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I am using Digispark ATTiny85 and i need to send and receive data through the serial port of my computer. Does anyone have an idea as to how do i proceed with sending STRINGS and NUMBERS through the serial port ??

I have read that the ATTINY 85 does not have a serial port. If that is the case is there any alternative ??

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have read that the ATTINY 85 does not have a serial port.

It depends on your definition of serial port.

From a hardware perspective it has a usi. That can be configured as a uart. Whether it fits your need or not is up to your application. Read the datasheet to be sure.

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You may use DigiCDC to virtually create a serial device. It's slow but does the job as mentioned in this article.

A serial-echo program would look something like this:

#include <DigiCDC.h>

void setup() {
  SerialUSB.begin(); 
}

// the loop routine runs over and over again forever:
void loop() {

  if (SerialUSB.available()) {
    SerialUSB.write(SerialUSB.read());
  }

   //SerialUSB.delay(10);
   /*
   if you don't call a SerialUSB function (write, print, read, available, etc) 
   every 10ms or less then you must throw in some SerialUSB.refresh(); 
   for the USB to keep alive - also replace your delays - ie. delay(100); 
   with SerialUSB.delays ie. SerialUSB.delay(100);
   */
}
  • Welcome to Arduino:SE. You might want to summarise the main points from that article in your answer. Links do go dead, which is why (as with other SE sites) link-only answers are often removed. – sempaiscuba May 5 '18 at 19:41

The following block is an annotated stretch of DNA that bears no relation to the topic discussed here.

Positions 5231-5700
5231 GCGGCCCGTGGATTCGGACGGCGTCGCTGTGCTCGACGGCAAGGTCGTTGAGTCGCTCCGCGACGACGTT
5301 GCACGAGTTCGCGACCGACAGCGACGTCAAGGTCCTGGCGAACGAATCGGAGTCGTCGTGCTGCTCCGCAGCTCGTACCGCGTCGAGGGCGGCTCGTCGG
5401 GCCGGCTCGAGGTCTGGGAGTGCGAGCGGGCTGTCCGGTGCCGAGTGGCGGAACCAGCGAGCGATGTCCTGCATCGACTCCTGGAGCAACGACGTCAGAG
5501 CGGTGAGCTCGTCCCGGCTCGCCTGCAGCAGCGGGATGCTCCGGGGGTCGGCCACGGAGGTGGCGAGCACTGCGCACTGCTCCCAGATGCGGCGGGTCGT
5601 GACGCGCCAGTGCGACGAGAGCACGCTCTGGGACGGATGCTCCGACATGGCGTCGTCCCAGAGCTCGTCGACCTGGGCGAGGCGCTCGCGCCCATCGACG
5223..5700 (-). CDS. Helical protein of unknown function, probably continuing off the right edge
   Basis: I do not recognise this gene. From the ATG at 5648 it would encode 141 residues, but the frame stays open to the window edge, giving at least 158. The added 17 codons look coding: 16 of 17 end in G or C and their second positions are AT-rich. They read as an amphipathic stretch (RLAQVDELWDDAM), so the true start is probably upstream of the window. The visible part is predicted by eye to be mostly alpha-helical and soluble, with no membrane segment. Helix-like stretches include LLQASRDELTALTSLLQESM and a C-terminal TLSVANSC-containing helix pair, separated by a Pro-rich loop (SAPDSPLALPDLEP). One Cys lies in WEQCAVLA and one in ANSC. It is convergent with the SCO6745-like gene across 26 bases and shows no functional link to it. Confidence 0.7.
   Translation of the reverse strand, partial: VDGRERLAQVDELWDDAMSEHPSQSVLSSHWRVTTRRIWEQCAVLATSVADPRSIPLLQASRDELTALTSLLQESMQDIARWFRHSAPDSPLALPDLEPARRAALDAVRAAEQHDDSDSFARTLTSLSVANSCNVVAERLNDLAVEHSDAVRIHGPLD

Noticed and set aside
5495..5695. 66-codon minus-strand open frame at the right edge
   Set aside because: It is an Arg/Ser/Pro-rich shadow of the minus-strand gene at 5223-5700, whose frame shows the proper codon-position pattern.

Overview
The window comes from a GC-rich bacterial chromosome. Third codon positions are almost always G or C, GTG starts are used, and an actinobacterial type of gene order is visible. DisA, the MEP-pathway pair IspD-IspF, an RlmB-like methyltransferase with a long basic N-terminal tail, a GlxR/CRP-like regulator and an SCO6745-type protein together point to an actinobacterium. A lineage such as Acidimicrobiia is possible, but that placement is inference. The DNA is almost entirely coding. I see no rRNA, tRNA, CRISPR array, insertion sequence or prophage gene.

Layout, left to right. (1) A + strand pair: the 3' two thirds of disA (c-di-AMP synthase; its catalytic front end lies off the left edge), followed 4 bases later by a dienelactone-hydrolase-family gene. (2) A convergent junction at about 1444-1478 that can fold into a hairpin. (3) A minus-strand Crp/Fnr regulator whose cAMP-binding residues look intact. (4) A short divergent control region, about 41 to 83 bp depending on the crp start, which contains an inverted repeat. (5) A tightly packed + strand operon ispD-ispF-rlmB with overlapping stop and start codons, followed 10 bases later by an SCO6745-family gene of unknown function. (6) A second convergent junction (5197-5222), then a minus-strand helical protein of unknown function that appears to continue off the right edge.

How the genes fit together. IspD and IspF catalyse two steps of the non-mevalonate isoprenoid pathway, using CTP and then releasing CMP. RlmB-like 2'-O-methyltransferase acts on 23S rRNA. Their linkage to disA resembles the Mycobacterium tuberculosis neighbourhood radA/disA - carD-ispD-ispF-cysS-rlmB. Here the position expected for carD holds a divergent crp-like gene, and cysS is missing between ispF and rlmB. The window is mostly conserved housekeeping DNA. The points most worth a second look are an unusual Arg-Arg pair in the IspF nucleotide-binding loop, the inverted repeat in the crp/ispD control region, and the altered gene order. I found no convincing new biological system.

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The ATTiny85 does not have a hardware serial port, but you can use the Arduino SoftSerial library to implement a serial port in software. Have a look at SoftSerial. Or for better performance, including full duplex operation (transmit and receive at the same time) this may be better.

  • could you help me even further as to how to implement the software serial on the DIGISPARK ATTINY 85 module and use a serial port. – Karan Motiramani Jul 12 '17 at 12:11
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You have a number of options.

  1. Go the DigiCDC/SerialUSB path. Or whatever replaces it.

  2. (harder), use an I2C to serial bridge, SC16IS750. This has a 64 byte buffer limit so input should be short, typically [Esc] or "U" (for firmware update), but basic menu control is possible.

  3. Use SendOnlySoftwareSerial, on a free pin as Tx and hook up an FTDI cable or a serial to USB adapter. This is good for PuTTy, Screen, MiniCom etc.

NB. I have no issues with blowing away the bootloader and just using the usb for power to get option 3 to work.

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Its quite simple, you need a program on your PC that will send data (that you type) to the serial port.

If you are on Windows then you want a 'Terminal Emulator' program, I don't know what its called on Linux but it will be along the same lines.

If you are using the Arduino IDE then there is already something built in, the Serial Monitor will do the job. You don't even need to be using the IDE for programming you should be able to use the monitor anyway.

Also you can write your own application to do it, but don't do that unless you really have to.

  • the serial monitor is not accessible when using the digispark attiny85 and it gives the error that "COM port is not available" even when the module is connected to the pc – Karan Motiramani Jul 12 '17 at 9:09
  • OK, I can see the problem with that plan then. :) – Code Gorilla Jul 12 '17 at 11:37

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